Objectives The deleterious health effects of long working hours have been previously investigated, but there is a dearth of studies on mortality resulting from accidents or suicide. This prospective study aims to examine the association between working hours and external-cause mortality (accidents and suicide) in Korea, a country with some of the longest working hours in the world.
Methods Employed workers (N=14 484) participating in the Korean National Health and Nutrition Examination Survey (KNHANES) were matched with the Korea National Statistical Office’s death registry from 2007–2016 (person-years = 81 927.5 years, mean weighted follow-up duration = 5.7 years). Hazard ratios (HR) for accident (N=25) and suicide (N=27) mortality were estimated according to weekly working hours, with 35–44 hours per week as the reference.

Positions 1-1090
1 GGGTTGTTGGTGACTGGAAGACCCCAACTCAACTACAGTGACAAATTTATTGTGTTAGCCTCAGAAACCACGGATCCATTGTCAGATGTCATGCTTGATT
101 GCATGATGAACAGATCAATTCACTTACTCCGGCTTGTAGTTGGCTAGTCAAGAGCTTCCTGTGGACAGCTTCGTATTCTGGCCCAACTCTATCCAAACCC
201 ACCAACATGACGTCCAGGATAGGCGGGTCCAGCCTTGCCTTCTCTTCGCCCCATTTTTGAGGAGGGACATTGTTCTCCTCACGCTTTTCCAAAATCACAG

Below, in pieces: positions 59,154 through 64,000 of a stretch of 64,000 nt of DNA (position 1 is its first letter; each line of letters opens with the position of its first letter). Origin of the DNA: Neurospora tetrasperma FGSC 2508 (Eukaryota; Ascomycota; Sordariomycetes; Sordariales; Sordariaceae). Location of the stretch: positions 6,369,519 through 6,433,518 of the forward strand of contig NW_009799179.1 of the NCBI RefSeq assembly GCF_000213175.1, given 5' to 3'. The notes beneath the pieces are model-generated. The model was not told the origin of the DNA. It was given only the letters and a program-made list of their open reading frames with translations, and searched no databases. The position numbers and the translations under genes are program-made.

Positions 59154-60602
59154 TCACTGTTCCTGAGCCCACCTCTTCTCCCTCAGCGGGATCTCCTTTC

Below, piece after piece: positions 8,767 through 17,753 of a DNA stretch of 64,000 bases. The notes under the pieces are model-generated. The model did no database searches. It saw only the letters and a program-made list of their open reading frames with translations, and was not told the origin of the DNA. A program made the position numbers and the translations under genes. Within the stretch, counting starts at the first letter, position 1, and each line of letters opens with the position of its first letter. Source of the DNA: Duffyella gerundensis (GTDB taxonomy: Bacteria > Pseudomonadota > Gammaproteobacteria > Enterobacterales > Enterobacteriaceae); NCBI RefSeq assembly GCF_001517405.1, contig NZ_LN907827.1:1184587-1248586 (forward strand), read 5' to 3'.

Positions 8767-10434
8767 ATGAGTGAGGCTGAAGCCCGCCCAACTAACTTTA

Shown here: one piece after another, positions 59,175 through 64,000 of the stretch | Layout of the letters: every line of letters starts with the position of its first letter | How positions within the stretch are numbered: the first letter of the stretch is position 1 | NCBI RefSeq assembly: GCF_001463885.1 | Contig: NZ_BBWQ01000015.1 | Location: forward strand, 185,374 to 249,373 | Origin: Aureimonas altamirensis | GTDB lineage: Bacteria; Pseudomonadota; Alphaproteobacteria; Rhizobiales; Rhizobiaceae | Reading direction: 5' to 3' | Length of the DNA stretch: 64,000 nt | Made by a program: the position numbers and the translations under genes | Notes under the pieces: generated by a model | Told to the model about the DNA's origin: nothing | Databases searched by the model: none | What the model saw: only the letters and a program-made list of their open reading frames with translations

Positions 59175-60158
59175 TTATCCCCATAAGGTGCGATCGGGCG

Results Individuals working 45–52 hours per week had higher risk of total external cause mortality compared to those working 35–44 hours per week [HR 2.79, 95% confidence interval (CI) 1.22–6.40], adjusting for sex, age, household income, education, occupation, and depressive symptoms. Among the external causes of death, suicide risk was higher (HR 3.89, 95% CI 1.06–14.29) for working 45–52 hours per week compared to working 35–44 hours per week. Working >52 hours per week also showed increased risk for suicide (HR 3.74, 95% CI 1.03–13.64). No statistically significant associations were found for accident mortality.
Conclusions Long working hours are associated with higher suicide mortality rates in Korea.